Thursday, March 17, 2005


WPWT Audience Ratings in the Tank

This can't make Hilly boy happy. Don't worry, Gregory $ will come to the rescue.

Current WPWT Audience Market Share:

#99 Johnson City-Kingsport Tennessee
Winter Phase I Arbitrends
(Updated: 03-10-05)
(12+ Population: 449,800)
(Surveyed: Continously)

Totals are Persons 12+, Monday-Sunday, 6am-midnight, quarter-hour shares for the metro survey area.$rolfree.exe/arb354


Spring 2004 0.7

Summer 2004 0.5

Fall 2004 N/A

Winter P1 0.5

[12+ Population: 449,800 X Winter P1 0.005 (0.5 share) = 2,249 WPWT 870 AM audience head count]

Format: News/Talk

Appalachian Educational Comm (actually Information Communications Corp.)
Posted by GWisaCrackHead

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Monday, March 14, 2005


Republicans Fight Ethics Reform

This is not too surprising. It seems the Republicans are not too keen on Gregory money being limited. Well, we the voters are and we support HB1090 & HB1098. Also, HB248 is a good idea too. Below is an excerpt from (Gregory funded) Tre Hargett's March 10, 2005 Capitol Hill Week in Review.

Ethics bills hotly debated...

Republicans questioned one House Democrat on HB1090, which imposes limitations on personal contributions to state political parties or caucuses of such political parties. After the members of the House Committee on State and Local Government successfully amended the bill, HB1090 sets contribution limits at $50,000 per individual per calendar year.

Republicans questioned the premise of the bill, asking the sponsor whether the logic behind limiting personal contributions in order to lessen the influence of wealthy individuals on the political system should also apply to groups organized around a candidate or an issue. Such a situation arose when former Vice President Al Gore gave $700,000 to the Tennessee Democratic Party. The sponsor replied that the logic did not apply and revealed that HB1090 targets a specific incident during the 2004 election cycle when a dedicated Republican donated sizeable amounts to Republicans. After a strictly partisan vote, HB1090 passed through the committee and will be heard on the floor for further discussion next week.

Legislators will continue to look at a host of ethics bills this session and Republicans will remain committed to ensuring the political freedoms of each citizen by carefully considering and advancing bills that preserve Tennesseans’ rights to support a candidate of choice. Republicans voted against HB1098 this week during a State and Local Government Committee meeting. The bill, argued Republicans, infringes upon rights of free speech by placing a stringent cap on the amount that a person can contribute to a political campaign committee and multi-candidate campaign committee.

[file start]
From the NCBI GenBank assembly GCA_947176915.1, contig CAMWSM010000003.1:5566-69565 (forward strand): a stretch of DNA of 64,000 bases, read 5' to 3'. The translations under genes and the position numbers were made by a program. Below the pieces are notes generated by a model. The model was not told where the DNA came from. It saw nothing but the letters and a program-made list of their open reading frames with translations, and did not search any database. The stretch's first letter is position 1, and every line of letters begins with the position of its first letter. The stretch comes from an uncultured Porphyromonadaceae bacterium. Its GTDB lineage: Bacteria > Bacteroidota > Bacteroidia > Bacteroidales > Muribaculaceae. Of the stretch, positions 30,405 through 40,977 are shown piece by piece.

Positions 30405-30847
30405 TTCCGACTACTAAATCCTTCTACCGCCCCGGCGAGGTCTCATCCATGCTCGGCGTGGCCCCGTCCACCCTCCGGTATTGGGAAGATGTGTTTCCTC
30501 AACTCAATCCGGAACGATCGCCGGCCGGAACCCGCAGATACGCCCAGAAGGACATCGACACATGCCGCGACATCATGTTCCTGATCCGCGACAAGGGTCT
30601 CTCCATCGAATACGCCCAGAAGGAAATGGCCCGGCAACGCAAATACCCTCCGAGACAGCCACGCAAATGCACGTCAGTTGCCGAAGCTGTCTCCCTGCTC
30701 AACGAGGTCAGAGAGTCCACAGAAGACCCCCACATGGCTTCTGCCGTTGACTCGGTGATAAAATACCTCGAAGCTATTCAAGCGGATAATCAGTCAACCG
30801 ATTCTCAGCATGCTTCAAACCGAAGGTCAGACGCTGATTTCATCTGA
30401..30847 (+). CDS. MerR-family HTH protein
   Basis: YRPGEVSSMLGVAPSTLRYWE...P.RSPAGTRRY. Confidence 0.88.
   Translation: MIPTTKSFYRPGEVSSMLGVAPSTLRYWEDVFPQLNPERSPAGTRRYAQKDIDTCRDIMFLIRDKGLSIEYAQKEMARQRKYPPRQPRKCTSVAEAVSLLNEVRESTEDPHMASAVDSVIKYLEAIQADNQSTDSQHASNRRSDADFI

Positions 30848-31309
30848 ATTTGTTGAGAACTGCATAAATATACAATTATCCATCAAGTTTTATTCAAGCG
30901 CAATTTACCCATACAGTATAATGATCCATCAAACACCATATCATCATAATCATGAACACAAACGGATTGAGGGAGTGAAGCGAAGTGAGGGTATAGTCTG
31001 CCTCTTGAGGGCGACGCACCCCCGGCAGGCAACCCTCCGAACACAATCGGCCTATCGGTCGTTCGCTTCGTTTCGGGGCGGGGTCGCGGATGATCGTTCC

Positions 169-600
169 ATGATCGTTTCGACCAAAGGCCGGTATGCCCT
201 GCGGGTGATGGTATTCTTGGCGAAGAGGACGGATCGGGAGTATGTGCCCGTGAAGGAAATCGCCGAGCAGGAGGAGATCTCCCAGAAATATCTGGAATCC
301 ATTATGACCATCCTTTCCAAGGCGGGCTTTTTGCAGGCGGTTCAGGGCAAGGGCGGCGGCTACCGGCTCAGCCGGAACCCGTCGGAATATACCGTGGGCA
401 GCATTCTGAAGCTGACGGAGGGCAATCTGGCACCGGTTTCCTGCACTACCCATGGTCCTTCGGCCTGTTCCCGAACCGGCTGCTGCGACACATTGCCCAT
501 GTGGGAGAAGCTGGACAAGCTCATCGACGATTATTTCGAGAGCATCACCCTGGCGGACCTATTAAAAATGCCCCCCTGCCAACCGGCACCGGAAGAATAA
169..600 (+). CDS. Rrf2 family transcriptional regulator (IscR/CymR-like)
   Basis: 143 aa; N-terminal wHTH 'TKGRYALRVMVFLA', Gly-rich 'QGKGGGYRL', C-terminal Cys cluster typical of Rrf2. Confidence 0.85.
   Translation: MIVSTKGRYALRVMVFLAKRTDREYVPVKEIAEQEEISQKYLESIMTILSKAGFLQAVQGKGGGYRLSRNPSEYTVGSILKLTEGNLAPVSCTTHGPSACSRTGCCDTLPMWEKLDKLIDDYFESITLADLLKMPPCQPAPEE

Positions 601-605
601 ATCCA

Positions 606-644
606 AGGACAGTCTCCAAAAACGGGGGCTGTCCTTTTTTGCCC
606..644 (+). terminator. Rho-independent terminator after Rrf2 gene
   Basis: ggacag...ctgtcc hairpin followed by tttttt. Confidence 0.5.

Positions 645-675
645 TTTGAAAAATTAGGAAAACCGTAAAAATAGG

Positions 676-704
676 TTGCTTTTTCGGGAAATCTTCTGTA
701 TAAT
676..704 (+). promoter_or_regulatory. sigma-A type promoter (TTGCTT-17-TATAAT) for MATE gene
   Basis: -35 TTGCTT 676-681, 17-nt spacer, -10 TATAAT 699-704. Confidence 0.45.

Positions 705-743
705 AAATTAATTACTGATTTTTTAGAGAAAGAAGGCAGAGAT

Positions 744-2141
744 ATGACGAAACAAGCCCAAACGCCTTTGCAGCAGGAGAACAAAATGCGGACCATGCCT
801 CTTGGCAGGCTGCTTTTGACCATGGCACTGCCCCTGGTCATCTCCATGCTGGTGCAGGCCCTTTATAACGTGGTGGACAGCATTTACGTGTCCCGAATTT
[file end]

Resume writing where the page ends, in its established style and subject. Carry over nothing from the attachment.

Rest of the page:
Republicans also defended a bill this week in the House Elections Subcommittee that provides for an additional campaign financial disclosure prior to the start of early voting. After lengthy discussion on the need to promote openness, the sponsor agreed to bring the bill before the committee next week so that further discussion could occur.

One final ethics-related bill addressed legislator conduct not related to campaigns. HB248 came before the House State Subcommittee on Tuesday for a second time to address the use of General Assembly license plates. In light of recent media reports alleging abuse of the plates, the Republican sponsor intended to simply define which family members could be eligible to receive a plate. Instead, in a seemingly political move by Democrats, the bill was amended twice to finally reflect a complete ban on the use of the plates by legislators and their family members. The bill moved through the subcommittee as amended and will be heard in the House Committee on State and Local Government next week.

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Tuesday, March 08, 2005


More issues Hilly boy hates

A few more things from (Gregory funded) Tre Hargett's March 3, 2005 Capitol Hill Week in Review:

1. Perspectives on TennCare...

Topics also discussed included the lack of implementation of TennCare’s Retrospective Drug Utilization Review (DUR), a federally-mandated program that analyzes prescription drug prescribing habits and trends in order to better identify fraud and over-use.

2. Continue to watch…

HB855 allows for a sales-tax exemption on hybrid-electric and alternative-fuel vehicles if they are purchased in Tennessee and subsequently registered in the state. The bill has been placed on the calendar for the House Committee on Conservation and Environment and will be heard on Wednesday, March 9, 2005.